Environmental issues haven’t been on the front page much recently, and on the whole I think that’s a good thing. The fact is that budget issues, the race for the Republican presidential nomination, and Medicare have pushed the environment out of the spotlight. Predictions about politics are always hazardous and seem to be getting even less reliable lately. However, it seems to me that the window for making major anti-regulatory changes in Congress may be closing.
The problem, from the anti-regulatory perspective, is limited bandwidth. Since the House has no need for bargaining or deliberation when it’s under firm one-party control, it’s no problem to move anti-regulatory measures there. But the Senate is a different matter. Passing any thing through the Senate is a demanding and difficult process. That makes it hard to do more than one big thing at a time, as we saw when climate legislation had to take the back seat to health care reform. Moreover, the budget process seems to be increasing polarization, making it even harder to get anything passed.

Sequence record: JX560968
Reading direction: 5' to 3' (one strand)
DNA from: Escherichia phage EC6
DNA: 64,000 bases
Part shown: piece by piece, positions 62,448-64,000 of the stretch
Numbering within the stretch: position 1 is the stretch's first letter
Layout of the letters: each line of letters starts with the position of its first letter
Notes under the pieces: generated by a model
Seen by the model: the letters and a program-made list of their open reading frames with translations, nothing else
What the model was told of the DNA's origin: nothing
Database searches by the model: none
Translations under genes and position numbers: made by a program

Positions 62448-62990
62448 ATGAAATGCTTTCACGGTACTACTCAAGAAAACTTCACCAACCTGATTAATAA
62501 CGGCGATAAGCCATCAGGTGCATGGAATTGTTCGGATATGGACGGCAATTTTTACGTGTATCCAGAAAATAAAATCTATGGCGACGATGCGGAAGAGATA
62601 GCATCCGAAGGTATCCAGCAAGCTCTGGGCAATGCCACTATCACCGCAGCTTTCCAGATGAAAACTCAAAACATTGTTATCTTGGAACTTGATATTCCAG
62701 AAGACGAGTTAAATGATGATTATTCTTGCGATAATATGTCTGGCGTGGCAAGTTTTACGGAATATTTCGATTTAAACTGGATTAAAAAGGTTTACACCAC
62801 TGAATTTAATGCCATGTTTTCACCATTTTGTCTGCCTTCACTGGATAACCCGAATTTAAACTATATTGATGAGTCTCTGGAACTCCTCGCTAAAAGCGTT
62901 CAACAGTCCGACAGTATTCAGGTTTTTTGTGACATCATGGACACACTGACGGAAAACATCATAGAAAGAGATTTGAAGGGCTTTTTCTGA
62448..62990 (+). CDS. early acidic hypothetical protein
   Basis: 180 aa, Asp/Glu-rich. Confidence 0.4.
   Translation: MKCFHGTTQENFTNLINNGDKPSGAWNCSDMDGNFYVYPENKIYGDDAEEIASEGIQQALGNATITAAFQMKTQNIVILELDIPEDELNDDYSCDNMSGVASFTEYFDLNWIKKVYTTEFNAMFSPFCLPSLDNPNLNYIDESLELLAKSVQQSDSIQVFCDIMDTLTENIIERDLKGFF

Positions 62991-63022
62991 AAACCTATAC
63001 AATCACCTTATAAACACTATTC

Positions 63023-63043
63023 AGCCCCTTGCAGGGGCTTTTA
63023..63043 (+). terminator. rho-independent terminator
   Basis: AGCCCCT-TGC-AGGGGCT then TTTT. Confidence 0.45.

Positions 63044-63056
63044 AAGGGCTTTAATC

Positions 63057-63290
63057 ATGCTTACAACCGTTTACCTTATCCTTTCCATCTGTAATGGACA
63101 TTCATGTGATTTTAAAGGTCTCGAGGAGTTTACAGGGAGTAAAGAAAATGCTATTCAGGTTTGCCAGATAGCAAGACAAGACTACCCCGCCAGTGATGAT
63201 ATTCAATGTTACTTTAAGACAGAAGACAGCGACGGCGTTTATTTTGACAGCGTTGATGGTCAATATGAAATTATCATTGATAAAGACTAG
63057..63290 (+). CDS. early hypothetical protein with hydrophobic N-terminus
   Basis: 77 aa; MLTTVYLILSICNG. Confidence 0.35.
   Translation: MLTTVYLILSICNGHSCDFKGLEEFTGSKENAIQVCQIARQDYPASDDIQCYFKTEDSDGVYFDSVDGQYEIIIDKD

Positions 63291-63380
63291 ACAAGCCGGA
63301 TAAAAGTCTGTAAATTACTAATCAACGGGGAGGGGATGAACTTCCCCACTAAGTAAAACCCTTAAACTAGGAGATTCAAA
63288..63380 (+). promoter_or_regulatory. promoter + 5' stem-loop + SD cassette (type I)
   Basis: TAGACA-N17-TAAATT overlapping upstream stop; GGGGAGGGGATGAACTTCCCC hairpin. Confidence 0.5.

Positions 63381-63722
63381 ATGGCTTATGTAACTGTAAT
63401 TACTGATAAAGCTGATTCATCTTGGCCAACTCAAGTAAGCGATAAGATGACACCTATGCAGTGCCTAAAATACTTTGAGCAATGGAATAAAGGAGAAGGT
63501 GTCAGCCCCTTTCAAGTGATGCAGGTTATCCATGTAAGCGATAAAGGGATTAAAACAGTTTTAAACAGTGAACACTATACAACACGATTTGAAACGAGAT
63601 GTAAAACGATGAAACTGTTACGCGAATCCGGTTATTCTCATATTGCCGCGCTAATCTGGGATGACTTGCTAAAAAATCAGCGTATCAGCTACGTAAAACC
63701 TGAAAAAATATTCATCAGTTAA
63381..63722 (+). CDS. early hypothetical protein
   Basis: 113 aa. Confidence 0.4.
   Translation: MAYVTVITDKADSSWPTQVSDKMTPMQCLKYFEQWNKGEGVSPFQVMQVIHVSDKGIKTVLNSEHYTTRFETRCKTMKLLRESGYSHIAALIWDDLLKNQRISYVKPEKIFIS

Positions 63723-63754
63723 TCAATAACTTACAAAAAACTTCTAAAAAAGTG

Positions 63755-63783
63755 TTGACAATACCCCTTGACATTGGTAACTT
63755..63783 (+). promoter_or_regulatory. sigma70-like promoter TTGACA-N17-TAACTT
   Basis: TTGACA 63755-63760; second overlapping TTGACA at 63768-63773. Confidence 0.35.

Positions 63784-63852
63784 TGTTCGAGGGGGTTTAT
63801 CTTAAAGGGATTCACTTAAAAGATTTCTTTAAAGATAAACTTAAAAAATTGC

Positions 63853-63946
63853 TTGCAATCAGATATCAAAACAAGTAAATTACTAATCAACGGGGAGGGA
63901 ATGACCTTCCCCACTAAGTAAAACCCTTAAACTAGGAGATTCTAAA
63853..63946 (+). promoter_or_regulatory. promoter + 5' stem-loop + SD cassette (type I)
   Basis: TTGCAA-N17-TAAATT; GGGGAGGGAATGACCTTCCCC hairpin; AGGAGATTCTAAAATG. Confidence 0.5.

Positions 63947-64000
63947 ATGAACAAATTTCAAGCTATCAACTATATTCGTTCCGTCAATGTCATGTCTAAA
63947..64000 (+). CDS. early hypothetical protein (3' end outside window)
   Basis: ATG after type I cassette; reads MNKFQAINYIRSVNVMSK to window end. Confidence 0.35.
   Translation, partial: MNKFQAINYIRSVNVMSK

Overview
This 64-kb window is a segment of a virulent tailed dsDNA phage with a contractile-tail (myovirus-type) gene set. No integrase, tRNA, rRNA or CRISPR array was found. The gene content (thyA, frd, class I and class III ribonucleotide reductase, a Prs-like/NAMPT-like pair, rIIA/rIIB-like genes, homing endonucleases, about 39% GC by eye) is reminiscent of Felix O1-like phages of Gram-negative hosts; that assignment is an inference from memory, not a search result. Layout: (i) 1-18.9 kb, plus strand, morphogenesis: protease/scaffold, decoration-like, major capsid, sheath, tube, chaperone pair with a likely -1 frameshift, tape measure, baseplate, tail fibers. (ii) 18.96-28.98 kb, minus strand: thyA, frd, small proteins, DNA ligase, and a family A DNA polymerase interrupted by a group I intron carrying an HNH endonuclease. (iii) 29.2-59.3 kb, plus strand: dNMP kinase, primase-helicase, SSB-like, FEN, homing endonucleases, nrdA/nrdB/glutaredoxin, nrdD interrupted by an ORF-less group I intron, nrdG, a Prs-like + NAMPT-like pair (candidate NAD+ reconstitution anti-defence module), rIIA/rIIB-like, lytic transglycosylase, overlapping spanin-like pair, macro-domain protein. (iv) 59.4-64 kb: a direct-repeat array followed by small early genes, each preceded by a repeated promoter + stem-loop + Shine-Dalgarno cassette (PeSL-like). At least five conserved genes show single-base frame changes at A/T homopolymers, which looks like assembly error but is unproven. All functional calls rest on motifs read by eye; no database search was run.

Public attention is also limited. The GOP has clearly decided to prioritize the budget over all other issues. We are facing a possible debt default right now, and even if we get past that, we’ll have plenty of opportunities for dramatic budget confrontations coming up in the future. The nomination process is also likely to offer lots of drama, especially as the GOP race heats up. It’s going to be very hard for House committee chairs to get any attention for their hearings on environmental issues.
I wouldn’t rule out the possibility that the House might have some success with anti-environmental riders, but so far that strategy hasn’t been notably successful. Budget cuts are likely to happen, and those may impair regulation, but probably no more than other government functions.
From the point of view of business — or at least, the parts of the business world who would like weaker pollution regulations and fewer protections for public lands — this should all sound familiar. Those segments of the business world tend to favor the Republicans, but their issues often get lower priority than social issues or fiscal matters. The result is that business gets less in the way of tangible results than they might if deregulation was the number one priority of the party.